Distributor Rotor for different automobiles
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Your Distributor Rotor worn out? » Read more about common malfunctions • Repair • Replacement manual
As simple as it is important for the ignition: the rotor
The ignition distributor rotor is a small but very important component in older petrol engines. Indeed removing this small and very easy to disassemble part completely disables the engine. Yet, the ignition distributor rotor is no longer of any importance to modern engines.
Distributor rotor: position and function
The rotor sits under the distributor cap, fixed with two clamps or bolts. As soon as these are removed, the rotor can be pulled off. The distributor rotor is connected with the camshaft either directly or via a deflection gear. Its task is transmitting the ignition voltage from the ignition coil to the right spark plug at exactly at the right moment.
Distributor rotor: defects
Of all parts in a traditional ignition the distributor rotor has the most longevity. Its construction is simple as it is made of duroplastic and some conducting material, generally metal or brass. Nevertheless it can fail due to old age. A critical point is the contact point with the ignition cap. Every ignition causes a flashover with some material exchange, gradually scarring and shrinking the contact. The wear on the opposing contacts on the distribution cap is much more extensive. The correct repair is replacement of both cap and distribution rotor. The distribution rotor can also break for reasons of age or alternatively burn out as a cause of a massive ignition coil malfunction. These failures occur very rarely. A damaged ignition cap can cause problems. Penetrating moisture can also cause short circuit in the cap, which can damage the distribution rotor.
Repairing the distribution rotor
A breakdown of a distributor rotor as a separate component hardly ever happens. All components of this unit are very cheap and therefore they should all be replaced in case of any defect. This guarantees a new condition of the entire ignition. Repairing a single ignition distributor rotor is very simple: pull it off and replace it by a new component – done. Replacing a distributor cap is just as easy: the ignition cables are removed and inserted on the new cap in the same order. Subsequently it is fixed to its spot with the available clamps or bolts and the repair of this unit is done as well. Ideally the ignition cables are replaced consecutively in order to avoid swapping them, messing up the ignition order. Ultimately the spark plugs can be replaced one after the other. It is important that every component of the ignition system matches the engine. This especially applies to the spark plugs. If the length and the heat value of the spare parts do not match, serious damage to the engine can be the consequence.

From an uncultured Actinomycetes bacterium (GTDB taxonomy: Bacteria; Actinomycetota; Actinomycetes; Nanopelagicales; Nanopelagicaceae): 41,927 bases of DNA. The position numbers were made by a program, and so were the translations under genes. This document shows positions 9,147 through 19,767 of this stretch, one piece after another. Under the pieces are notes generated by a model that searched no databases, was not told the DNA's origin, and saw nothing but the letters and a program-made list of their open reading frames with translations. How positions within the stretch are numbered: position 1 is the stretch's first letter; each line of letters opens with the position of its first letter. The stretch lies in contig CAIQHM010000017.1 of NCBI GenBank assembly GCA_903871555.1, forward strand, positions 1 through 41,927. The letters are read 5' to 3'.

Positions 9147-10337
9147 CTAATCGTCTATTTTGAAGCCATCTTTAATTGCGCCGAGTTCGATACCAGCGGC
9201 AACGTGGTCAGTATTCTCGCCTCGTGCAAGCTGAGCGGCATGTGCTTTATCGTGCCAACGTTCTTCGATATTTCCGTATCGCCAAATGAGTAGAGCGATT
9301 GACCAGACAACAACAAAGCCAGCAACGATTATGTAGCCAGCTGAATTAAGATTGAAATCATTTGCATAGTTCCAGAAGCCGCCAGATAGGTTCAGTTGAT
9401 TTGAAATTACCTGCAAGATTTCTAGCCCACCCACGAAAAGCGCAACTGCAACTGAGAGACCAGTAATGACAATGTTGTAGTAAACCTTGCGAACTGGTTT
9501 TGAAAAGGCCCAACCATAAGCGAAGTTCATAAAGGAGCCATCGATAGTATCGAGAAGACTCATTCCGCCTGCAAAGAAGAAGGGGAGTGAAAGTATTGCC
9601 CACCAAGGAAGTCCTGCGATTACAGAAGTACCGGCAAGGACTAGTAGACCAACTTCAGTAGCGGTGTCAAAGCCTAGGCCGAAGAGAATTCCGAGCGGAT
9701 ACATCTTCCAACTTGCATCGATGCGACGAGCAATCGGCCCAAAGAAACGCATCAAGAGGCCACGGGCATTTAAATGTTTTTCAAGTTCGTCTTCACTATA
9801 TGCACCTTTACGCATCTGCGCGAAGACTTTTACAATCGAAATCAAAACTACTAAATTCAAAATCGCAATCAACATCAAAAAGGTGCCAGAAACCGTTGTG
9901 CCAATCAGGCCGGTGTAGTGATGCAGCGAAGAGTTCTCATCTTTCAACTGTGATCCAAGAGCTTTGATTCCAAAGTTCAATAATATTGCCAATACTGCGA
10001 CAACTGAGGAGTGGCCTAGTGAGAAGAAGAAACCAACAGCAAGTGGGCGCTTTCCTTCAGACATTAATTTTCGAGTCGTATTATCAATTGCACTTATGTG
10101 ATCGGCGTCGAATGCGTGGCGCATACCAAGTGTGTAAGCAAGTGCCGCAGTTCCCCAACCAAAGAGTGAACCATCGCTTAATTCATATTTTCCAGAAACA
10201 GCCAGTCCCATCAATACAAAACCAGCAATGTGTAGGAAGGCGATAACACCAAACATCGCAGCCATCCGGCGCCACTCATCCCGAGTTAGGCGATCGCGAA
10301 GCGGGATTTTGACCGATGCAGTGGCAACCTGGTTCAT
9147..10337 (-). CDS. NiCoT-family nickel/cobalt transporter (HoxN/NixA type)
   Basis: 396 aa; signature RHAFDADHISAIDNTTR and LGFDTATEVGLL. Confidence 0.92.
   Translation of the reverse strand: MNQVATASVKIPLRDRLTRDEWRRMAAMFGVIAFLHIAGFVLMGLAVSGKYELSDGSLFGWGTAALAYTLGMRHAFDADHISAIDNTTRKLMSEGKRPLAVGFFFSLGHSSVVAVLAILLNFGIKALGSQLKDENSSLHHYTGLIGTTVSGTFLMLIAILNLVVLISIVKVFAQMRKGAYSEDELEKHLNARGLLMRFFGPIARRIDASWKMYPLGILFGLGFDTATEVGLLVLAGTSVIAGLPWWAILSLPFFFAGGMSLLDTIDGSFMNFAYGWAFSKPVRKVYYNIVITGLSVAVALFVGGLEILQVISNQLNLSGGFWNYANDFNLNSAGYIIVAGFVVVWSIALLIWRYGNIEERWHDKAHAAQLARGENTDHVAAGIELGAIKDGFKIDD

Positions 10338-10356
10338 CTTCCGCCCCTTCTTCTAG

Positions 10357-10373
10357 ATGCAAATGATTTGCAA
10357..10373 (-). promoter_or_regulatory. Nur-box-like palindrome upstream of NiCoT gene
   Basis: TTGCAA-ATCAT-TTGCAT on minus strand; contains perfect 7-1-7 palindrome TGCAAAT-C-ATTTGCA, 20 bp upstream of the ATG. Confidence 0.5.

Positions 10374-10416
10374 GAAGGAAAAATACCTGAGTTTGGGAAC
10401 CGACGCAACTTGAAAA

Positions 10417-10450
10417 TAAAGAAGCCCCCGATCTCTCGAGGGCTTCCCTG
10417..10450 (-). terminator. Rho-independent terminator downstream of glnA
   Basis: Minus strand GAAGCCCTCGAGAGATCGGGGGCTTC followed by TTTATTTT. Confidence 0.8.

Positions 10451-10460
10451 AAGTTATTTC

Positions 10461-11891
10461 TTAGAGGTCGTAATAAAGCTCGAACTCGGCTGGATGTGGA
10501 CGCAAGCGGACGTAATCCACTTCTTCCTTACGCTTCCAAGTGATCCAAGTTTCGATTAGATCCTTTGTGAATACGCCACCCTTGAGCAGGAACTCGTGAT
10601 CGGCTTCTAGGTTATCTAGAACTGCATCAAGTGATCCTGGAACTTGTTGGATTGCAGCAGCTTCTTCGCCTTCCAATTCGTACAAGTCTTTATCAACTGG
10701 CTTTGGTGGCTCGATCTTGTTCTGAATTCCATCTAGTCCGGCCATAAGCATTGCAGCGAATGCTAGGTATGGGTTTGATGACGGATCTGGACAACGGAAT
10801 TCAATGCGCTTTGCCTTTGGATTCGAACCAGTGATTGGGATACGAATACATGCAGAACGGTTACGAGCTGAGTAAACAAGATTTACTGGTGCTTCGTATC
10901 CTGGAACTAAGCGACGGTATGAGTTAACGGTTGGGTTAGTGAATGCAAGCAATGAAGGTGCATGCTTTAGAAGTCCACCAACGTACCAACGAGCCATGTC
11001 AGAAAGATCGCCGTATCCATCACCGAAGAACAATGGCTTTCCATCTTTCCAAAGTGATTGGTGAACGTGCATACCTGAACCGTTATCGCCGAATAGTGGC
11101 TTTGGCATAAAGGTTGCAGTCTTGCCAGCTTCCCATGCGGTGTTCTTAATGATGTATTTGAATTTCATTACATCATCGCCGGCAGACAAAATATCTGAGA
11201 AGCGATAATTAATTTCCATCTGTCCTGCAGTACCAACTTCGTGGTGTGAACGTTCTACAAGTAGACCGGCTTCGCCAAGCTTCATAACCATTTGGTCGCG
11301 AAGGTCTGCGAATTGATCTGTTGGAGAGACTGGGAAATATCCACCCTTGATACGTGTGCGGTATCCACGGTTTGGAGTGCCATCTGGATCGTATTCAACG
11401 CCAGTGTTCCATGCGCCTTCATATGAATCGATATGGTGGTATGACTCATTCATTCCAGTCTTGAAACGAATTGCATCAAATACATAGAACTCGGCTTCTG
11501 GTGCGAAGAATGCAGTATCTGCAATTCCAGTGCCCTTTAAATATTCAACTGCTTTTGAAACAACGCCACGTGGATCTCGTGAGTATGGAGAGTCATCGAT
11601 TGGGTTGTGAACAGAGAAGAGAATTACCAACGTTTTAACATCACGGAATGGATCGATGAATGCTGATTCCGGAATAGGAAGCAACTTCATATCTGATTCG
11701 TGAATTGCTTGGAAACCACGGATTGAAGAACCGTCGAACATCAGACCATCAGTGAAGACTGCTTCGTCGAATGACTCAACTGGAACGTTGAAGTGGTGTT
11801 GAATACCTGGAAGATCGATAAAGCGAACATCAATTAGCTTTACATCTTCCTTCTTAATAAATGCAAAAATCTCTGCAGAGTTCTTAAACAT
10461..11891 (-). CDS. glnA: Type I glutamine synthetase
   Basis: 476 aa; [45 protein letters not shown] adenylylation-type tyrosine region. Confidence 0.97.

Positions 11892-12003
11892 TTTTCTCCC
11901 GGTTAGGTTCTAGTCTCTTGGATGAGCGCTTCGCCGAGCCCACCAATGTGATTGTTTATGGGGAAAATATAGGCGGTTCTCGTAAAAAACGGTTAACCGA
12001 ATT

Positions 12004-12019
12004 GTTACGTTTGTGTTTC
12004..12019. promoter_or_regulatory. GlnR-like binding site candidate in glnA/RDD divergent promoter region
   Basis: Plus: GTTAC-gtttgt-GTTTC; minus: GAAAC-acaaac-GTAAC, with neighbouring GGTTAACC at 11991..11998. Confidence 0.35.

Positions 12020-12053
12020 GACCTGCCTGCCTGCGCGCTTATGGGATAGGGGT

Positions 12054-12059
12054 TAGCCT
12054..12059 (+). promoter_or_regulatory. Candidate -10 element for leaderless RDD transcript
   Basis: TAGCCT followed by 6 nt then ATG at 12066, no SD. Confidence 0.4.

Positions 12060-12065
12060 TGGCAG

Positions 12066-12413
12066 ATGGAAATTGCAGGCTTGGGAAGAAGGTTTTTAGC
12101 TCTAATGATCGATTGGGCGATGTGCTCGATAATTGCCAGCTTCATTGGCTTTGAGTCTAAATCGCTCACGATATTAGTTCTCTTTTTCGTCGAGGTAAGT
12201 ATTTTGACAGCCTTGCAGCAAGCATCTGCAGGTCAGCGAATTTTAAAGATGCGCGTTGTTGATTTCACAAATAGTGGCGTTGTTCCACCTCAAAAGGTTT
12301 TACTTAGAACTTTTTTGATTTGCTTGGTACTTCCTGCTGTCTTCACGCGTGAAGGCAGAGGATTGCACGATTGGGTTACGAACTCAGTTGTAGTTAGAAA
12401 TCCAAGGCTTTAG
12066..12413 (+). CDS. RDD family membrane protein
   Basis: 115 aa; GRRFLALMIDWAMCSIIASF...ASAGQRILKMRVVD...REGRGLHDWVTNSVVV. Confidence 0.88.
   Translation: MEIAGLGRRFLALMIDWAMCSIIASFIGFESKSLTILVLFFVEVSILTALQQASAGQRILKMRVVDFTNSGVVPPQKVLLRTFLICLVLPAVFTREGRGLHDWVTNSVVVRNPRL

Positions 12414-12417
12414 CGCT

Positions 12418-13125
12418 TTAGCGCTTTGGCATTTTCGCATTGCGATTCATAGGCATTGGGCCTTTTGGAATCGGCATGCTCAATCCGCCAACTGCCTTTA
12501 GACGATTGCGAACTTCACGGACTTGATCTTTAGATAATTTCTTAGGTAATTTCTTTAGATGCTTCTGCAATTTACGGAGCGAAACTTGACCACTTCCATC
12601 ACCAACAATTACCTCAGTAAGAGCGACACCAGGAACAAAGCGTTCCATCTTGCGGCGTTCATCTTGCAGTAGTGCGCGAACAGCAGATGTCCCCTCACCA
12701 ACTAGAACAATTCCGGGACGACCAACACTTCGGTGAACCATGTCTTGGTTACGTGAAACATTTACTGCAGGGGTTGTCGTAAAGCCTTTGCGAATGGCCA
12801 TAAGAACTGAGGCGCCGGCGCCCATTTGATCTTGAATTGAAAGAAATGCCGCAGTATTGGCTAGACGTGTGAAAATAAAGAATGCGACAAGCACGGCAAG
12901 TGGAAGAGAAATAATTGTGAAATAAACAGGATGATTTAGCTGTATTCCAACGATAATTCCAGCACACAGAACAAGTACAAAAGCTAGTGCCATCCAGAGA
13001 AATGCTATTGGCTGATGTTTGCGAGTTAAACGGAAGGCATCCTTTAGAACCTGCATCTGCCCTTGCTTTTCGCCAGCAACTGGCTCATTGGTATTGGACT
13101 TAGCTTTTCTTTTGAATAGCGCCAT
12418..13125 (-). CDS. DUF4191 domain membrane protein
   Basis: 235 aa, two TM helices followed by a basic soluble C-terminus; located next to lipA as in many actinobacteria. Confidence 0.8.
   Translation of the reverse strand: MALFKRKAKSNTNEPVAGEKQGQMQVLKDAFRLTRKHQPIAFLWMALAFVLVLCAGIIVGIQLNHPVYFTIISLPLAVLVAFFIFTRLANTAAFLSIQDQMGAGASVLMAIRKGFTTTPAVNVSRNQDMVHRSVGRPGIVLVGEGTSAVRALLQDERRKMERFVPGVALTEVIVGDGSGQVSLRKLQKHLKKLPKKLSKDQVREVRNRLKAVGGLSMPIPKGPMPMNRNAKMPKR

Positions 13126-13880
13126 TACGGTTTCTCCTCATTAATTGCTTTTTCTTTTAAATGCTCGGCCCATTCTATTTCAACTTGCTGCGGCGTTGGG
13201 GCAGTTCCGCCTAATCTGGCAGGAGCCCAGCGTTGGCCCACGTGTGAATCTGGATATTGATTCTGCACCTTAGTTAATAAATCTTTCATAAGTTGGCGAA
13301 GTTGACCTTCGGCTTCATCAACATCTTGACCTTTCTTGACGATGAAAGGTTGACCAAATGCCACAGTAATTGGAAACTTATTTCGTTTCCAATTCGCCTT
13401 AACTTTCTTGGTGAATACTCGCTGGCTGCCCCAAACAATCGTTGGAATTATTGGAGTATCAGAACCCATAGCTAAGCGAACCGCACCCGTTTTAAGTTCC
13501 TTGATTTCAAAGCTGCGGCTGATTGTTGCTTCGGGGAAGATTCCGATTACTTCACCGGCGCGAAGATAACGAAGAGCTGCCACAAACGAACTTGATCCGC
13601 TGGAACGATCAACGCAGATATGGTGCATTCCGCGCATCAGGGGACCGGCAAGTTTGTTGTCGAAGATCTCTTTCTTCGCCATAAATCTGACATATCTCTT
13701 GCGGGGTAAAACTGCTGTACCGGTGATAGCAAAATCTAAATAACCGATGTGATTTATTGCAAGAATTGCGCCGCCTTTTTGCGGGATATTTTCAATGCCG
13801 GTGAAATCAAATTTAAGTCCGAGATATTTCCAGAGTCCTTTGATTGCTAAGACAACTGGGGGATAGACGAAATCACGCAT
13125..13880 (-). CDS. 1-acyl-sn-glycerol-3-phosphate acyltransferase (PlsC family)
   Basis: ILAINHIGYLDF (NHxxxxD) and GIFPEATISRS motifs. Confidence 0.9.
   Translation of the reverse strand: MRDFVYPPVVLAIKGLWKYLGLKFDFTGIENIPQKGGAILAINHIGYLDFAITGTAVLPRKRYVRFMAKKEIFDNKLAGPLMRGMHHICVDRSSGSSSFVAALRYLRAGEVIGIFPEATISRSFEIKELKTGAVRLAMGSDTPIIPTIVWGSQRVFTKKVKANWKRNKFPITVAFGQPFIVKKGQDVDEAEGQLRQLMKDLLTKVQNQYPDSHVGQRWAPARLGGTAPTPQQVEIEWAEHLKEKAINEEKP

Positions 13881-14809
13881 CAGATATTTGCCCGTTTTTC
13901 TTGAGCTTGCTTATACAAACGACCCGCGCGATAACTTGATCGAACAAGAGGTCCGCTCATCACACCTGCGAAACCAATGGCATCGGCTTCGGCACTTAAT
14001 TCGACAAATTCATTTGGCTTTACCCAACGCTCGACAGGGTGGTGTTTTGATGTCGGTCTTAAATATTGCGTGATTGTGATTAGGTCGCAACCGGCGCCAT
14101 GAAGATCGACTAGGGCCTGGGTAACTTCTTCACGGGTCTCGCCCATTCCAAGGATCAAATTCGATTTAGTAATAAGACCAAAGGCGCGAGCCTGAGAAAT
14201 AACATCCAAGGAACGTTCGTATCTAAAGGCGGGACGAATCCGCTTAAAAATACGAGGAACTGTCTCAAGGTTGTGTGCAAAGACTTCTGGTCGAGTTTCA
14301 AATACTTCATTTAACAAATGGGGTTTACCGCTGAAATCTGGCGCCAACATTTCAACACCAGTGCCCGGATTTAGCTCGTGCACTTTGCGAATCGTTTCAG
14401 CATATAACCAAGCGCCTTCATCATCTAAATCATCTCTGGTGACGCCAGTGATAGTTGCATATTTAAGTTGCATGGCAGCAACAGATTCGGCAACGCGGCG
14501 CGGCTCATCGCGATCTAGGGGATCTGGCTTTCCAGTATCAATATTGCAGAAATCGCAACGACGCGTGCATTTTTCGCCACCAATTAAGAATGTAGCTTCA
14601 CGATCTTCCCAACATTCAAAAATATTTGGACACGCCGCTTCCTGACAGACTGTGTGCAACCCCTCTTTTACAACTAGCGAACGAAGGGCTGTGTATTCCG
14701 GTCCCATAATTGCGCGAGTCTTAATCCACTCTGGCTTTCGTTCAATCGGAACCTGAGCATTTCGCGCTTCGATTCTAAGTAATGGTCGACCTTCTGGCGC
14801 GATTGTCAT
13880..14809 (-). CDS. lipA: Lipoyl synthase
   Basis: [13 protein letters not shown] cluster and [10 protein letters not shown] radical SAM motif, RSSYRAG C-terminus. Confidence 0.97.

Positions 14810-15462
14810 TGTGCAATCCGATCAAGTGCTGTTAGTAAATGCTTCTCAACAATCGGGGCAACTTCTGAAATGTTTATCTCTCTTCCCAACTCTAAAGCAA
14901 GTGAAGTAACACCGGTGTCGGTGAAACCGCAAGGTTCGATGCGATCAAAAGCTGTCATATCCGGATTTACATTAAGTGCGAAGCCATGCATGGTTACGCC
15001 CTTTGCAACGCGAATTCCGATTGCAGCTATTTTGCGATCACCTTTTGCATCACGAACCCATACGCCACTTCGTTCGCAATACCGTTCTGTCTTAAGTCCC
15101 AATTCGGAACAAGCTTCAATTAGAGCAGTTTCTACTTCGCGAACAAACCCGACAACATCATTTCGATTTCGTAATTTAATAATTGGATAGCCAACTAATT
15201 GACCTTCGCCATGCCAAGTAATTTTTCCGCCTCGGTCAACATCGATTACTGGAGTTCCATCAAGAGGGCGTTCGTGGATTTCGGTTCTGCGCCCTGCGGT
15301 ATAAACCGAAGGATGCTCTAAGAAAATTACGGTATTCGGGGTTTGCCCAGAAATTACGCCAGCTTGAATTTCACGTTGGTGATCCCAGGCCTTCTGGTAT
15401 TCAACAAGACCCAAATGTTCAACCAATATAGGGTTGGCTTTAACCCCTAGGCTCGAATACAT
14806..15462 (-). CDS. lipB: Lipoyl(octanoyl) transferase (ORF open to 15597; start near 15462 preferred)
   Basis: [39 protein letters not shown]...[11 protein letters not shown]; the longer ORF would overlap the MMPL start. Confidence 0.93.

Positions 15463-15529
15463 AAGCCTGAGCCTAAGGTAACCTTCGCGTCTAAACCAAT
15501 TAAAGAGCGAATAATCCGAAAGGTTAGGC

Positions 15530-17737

Identifying ignition failure
A lot of work is saved by thoroughly examining an ignition failure or stalling of the engine before you start replacing components. If the car stalls during driving this does not automatically mean there is heavy damage. The most probable cause is that ignition cables between ignition coil and distributor have become loose. This is soon found out and repaired by a turn of the wrist, plugging the cable in its place. Alternatively the earth cable might have become loose from the battery or bodywork. In that case the car will stall as well as the ignition power circuit is interrupted. The earth cable can also be the cause of a car starting reluctantly. In this case removing the cable and thoroughly cleaning all contact points should do the trick. With a bit of pole grease added to the assembly, corrosion of the contact points is avoided. With these little measures you spare the ignition: fault currents, high resistance and bad insulation can damage the sensitive components around the distributor rotor and interrupter contact. By keeping the ignition clean at all times, the life span of all connected components is considerably extended as well.
Buying an ignition distributor rotor
Ignition distributor rotors are available at 2 EUR (± £1.80). The price of high-grade components will always be less than 15 EUR (± £13.50).